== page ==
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A bill proposed to British parliament, simply titled “Online Safety Bill,” is causing quite the ruckus. The government claims this draft, if passed, would make the UK the safest place in the world to use the internet while maintaining user freedoms. However well intentioned, the legislation is being viewed as a power grab.

Civil rights groups, tech giants, and academics are particularly concerned about the affect this bill could have on free speech. It would, after all, give sole regulatory discretion to a lone politician, the Secretary of Culture, Oliver Dowden. He would be empowered to modify the current regulatory code of how tech companies should protect users which was originally designed by an independent committee, Ofcom. Ofcom is the UK’s communication regulator for television, radio, telephone, and of course, the internet. It is their mission to control harmful material, including the prevention of elder scams.

Critics fear that this sort of power endowed upon one player may create an environment in which the definition of free speech could change on a political whim. Ofcom, they say, would no longer be truly independent if it was forced to comply with regulations produced by one person. In other words, the secretary of state could potentially regulate internet use to promote political agendas without any real checks or balances in the system.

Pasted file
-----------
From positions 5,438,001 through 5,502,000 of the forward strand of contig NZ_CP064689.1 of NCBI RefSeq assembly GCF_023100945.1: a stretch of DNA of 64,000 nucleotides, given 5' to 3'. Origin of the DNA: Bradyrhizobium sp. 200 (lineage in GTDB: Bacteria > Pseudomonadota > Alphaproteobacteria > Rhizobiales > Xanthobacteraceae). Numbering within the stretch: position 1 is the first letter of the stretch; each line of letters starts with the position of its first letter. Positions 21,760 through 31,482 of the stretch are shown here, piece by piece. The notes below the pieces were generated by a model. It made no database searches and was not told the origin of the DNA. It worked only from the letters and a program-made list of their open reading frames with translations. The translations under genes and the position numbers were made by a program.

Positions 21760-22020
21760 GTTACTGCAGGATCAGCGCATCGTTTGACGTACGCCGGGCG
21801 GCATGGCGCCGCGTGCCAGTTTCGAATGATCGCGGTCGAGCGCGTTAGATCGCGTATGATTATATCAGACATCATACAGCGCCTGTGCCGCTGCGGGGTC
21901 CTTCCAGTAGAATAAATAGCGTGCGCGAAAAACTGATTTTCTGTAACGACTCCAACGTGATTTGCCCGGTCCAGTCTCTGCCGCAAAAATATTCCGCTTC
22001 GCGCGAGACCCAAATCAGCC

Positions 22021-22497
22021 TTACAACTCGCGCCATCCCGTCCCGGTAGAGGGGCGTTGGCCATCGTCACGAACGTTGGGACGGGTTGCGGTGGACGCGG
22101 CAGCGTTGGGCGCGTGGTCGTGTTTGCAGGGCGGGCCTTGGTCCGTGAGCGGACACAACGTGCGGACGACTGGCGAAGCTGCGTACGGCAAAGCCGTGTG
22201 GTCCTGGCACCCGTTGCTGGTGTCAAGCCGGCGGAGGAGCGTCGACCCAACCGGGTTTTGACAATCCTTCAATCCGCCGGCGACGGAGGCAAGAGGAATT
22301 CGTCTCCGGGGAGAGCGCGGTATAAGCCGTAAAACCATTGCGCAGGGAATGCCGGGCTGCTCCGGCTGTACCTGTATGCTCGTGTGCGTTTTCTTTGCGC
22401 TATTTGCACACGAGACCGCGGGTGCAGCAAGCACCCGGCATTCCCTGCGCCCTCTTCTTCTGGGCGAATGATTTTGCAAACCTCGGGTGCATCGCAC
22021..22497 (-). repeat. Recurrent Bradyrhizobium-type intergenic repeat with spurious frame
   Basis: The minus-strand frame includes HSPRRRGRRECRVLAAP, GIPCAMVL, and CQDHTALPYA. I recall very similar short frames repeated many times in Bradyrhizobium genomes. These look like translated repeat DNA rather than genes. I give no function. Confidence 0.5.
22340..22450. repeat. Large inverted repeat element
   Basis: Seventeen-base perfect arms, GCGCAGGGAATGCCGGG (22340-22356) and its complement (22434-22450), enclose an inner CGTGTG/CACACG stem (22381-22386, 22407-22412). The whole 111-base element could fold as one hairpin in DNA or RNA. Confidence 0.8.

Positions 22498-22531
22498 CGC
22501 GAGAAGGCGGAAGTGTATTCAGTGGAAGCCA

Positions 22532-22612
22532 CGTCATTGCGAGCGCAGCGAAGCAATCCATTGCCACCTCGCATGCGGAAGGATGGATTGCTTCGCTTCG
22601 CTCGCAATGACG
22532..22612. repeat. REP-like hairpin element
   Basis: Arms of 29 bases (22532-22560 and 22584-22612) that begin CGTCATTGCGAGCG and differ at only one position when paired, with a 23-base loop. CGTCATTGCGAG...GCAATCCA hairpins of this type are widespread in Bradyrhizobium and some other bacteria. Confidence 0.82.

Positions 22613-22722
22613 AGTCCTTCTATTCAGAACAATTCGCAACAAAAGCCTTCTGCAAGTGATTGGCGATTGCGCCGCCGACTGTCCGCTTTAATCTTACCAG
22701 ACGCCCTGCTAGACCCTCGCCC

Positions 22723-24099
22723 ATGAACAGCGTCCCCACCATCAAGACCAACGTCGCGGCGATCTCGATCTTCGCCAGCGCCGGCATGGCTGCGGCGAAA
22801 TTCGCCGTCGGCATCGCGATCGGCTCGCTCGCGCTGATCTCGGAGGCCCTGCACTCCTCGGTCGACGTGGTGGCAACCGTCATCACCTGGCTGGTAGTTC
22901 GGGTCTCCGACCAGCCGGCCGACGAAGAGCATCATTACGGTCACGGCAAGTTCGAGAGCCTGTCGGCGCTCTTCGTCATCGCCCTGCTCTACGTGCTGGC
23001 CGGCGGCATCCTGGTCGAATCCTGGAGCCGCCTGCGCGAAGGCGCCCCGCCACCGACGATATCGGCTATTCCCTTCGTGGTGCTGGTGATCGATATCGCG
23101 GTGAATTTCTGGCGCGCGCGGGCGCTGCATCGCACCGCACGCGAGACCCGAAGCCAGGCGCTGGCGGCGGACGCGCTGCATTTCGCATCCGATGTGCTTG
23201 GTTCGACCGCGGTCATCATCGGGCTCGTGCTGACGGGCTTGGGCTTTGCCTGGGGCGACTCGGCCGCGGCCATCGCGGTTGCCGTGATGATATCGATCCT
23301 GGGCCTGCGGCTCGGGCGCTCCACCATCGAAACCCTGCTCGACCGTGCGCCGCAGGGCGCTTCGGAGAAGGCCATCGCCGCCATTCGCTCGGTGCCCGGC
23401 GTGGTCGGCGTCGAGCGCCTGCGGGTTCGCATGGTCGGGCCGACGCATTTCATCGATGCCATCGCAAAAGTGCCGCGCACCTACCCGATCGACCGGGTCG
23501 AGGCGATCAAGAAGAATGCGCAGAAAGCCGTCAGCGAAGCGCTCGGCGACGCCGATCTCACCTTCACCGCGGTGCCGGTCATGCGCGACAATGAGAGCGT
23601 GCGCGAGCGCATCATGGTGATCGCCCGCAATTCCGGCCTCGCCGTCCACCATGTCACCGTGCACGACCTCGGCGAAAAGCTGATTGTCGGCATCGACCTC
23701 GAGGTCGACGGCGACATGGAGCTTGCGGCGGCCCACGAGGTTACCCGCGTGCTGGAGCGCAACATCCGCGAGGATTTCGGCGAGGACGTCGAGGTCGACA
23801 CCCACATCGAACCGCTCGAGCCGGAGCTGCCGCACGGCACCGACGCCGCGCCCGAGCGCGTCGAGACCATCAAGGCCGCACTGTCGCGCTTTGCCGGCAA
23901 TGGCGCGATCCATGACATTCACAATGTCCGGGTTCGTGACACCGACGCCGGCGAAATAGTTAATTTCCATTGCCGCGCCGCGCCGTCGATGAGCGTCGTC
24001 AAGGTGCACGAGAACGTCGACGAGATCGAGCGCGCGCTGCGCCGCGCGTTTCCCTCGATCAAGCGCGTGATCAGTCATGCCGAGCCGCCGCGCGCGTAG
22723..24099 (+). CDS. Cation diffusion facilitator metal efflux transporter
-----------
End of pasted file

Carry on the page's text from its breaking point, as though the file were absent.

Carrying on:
Opponents to the Online Safety Bill purport that any changes to freedom of speech should be made via full legislative procedure rather than the opinions of an individual. Citizens are having a hard time trusting that their government has the good of all at heart when this sort of legislation takes the power to legislate away from the people.

The bill has yet to make its journey through parliament. It will first be thoroughly reviewed by legislators before finalization. The British government and opponents to the bill must decide now who will sit on the pre-legislative finalization committee. It is expected to then enter parliament toward the end of this year.

Similar concerns were raised in 2020 when Twitter and Facebook began more thoroughly regulating political posts, however, the right of private corporations to censor material is much different than government censorship, a touchy subject in the western hemisphere.